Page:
Suicide Squad tries to be a movie about many things with many characters, but mostly it’s a movie where the government must worry about humdrum terrorist threats in addition to the wrath of a powerful sorceress. We’re world-building, people. A world where ancient magic and the ultra-modern can stand side-by-side is appealing, which is why it’s a shame David Ayer’s film doesn’t do a better job combining the two. Sadly, the film does a bad job of combining any of the elements swirling about this messy-yet-more-watchable extension of the BvS disaster.There are some genuinely fun moments hidden along the way, but the humor falls flat far too often despite the best attempts of the cast to make it work. The real problem is that Suicide Squad falls victim to some classic pratfalls all too common in superhero blockbusters—poor pacing, death by origin flashbacks, a forced moral (about the importance of friendship) and worst of all, an insistence that the entire world is at stake. None of these are earned, by the way, and the last is especially irksome since we’ve seen it so many times that its become tantamount to raising the stakes not at all.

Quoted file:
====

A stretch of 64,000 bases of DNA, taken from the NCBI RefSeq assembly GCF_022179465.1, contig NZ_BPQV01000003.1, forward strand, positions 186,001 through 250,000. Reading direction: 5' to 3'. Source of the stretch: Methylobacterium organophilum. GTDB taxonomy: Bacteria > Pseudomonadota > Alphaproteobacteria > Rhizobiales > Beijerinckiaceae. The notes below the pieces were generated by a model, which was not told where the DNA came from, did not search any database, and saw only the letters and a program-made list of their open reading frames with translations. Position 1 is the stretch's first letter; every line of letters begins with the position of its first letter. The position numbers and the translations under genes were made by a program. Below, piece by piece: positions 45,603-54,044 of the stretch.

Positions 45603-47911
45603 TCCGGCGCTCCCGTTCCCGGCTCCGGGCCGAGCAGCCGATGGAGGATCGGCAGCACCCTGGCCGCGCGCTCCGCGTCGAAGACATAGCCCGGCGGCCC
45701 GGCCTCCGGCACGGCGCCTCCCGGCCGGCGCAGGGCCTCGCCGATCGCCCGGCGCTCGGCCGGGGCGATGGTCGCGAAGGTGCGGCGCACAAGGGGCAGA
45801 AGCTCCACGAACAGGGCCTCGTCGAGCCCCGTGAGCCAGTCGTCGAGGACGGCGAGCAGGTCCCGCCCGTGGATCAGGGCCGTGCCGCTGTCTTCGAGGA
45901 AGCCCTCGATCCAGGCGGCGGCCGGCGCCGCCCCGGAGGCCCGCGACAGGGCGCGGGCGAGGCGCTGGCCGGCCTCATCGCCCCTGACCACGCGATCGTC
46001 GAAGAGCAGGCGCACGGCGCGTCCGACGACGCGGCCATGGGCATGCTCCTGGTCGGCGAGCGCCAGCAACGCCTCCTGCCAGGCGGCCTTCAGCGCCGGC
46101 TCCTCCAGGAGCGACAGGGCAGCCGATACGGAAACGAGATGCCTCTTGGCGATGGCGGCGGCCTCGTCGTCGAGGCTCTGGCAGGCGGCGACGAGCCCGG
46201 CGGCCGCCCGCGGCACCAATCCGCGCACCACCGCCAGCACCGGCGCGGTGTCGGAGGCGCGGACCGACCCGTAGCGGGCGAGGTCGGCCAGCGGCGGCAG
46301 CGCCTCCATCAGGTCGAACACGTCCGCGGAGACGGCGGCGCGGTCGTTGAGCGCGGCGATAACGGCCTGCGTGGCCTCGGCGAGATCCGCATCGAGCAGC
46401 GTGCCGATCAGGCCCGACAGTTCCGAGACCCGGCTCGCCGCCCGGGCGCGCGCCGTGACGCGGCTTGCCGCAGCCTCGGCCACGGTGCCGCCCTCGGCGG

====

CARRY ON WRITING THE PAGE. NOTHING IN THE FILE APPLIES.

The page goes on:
The brightest spot in the film, both literally and figuratively, is fan favorite Harley Quinn. Margot Robbie oozes sex, but also enough charm and badassery to win over some in the crowd who may have some reservations regarding those rather short shorts. Robbie does well channelling a slightly more subdued version of the psychiatrist-come-psychopath first seen in Batman: The Animated Series, complete with a Brooklynish accent (one that escaped her a little) and plenty of “Mister Js” and “puddins” sprinkled in the mix to give her some specificity of character. Jared Leto’s much hyped Joker was promising, but underused. He comes across less crazy and more a strange breed of gangster. In the brief scenes where Robbie and Leto are together, there’s something interesting going on. Enough chemistry to make it seem as though they were intended to be the film’s dual protagonists, and the rest of the largely forgettable crew were shoe-horned into The Adventures of Harley and Mr. J.
Suicide Squad doesn’t own its identity—something Harley Quinn challenges El Diablo to do within the film. Instead it’s a hodge-podge of forgettable characters and a few that work but feel buried under a lot of unnecessary chit chat and underwhelming action. There are glimmers of greatness—Enchantress grasping June Moone’s hand when summoned, the human side of Deadshot—just not enough to save this motley crew who somehow are more capable at inducing yawns than striking fear.